New Stats Show Prime Oregon Farm Land Remains at Risk

Controversial land use laws have far-reaching impact.

Published on: Feb 7, 2014

The loss of Oregon farmland to developers continues, but the rate has been reduced s by the state's controversial land use laws.

The Oregon Department of Agriculture appraisal comes from a new survey which says the laws have prevented some reduction of crop, pasture and range areas.

"Agricultural land can't be viewed as an idle resource waiting to be converted to homes, office buildings, retail outlets and other types of development," warns ODA chief Katy Coba.  "Agriculture's survival and sustainability depends, in large part, on protecting important farmland needed for production."

Between 2007 and 2010, the inventory indicates that nearly 60,000 acres of crop land was converted to non-farm uses in Oregon, a loss of more than 1.5% of Oregon's 3.5 million acres of crop land.

Oregon is losing less farmland to development, a reduction credited in part to the states land use law.
Oregon is losing less farmland to development, a reduction credited in part to the state's land use law.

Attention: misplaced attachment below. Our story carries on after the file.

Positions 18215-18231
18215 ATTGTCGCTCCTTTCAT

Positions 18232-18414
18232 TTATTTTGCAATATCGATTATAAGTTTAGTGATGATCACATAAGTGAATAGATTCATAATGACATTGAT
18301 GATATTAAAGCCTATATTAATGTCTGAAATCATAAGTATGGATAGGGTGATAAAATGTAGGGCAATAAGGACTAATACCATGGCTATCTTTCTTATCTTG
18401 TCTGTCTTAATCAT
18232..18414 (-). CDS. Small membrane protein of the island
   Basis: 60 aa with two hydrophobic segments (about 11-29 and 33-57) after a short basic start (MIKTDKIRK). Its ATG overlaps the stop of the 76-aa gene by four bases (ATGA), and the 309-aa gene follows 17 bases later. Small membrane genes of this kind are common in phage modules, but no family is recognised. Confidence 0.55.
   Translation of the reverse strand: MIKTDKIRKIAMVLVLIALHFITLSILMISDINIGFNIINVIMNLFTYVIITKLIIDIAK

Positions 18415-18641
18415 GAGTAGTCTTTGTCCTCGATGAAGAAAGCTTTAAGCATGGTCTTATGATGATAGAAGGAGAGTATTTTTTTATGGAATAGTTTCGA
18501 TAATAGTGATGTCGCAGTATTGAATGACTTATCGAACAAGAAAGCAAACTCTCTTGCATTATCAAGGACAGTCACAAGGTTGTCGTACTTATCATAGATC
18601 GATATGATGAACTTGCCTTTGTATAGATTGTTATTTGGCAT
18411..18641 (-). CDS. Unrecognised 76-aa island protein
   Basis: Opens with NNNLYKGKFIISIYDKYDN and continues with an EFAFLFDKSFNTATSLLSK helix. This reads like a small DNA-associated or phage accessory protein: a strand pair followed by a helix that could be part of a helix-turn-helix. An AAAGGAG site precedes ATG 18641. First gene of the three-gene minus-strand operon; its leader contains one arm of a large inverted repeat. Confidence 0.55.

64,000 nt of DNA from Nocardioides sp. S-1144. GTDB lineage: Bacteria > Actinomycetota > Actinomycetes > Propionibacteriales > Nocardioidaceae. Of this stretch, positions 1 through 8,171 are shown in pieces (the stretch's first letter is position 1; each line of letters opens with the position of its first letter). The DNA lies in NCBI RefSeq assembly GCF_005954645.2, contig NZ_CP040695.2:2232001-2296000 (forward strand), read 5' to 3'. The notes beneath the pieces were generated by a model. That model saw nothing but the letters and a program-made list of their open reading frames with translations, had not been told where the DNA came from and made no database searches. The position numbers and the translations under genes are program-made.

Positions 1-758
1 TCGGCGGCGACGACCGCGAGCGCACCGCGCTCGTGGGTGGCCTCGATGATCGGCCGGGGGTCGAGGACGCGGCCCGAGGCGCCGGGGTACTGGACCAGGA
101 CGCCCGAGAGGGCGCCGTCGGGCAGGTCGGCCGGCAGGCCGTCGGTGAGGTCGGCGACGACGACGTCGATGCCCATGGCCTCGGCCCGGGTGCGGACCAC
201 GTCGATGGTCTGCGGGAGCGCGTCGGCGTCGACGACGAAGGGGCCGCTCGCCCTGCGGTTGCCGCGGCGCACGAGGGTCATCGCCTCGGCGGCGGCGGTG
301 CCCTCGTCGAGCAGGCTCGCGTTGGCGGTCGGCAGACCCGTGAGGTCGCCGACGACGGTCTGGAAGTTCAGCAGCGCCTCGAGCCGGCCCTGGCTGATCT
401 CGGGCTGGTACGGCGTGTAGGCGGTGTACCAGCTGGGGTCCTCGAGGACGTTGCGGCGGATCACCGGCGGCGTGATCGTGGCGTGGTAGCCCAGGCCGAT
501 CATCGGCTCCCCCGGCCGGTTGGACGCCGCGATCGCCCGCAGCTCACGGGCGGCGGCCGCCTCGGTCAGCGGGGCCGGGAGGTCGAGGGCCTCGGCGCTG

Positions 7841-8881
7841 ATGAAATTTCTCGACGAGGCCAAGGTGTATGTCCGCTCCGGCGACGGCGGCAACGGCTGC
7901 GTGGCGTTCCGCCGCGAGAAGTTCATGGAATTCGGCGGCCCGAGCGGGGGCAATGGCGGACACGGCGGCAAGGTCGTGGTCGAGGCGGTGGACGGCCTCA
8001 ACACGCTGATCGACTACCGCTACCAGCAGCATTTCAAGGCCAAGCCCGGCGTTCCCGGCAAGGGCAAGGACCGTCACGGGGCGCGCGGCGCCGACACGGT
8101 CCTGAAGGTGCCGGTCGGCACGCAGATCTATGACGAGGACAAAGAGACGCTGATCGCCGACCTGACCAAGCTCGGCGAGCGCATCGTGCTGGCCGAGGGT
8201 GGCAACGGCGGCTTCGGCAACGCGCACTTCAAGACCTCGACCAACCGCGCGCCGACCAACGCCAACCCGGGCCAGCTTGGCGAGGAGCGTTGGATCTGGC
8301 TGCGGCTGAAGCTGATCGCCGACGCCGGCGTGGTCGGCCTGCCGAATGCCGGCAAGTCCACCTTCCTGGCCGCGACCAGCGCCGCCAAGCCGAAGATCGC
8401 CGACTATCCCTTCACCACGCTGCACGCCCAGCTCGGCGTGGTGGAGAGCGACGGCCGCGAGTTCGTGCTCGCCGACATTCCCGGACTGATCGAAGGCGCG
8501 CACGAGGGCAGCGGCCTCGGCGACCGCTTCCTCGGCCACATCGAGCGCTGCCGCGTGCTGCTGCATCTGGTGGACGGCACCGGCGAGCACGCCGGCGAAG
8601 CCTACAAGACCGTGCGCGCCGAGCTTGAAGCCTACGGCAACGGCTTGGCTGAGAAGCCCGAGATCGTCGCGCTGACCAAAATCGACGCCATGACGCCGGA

But Coba sees this is an important improvement over the loss of almost 395,000 acres of crop lands between 1982 and 1987.

"While we are still losing agricultural land in Oregon, the progression has slowed,"  says ODA land use specialist Jim Johnson.

"You can easily see when our statewide land use planning program kicked in because that's when the slowdown of ag land loss became noticeable."

Overall ag land – including ranch areas as well as range – decreased by about 20,000 acres from 2007-2010, according to the report, compared with 217,000 acres from 1982-1987.

In both time periods, the loss of crop land was largely offset by increases in pasture area and/or range.

Today, the total Oregon acreage in ag is just over 15 million acres.

"While overall agricultural land loss has slowed down quite a bit over the years, the land that we are losing the most of is in crop production that generally takes place  in  prime land – the best of the best – says Johnson.

The new survey was performed under the National Resource Inventory, a USDA program conducted by the Natural Resource Conservation Service.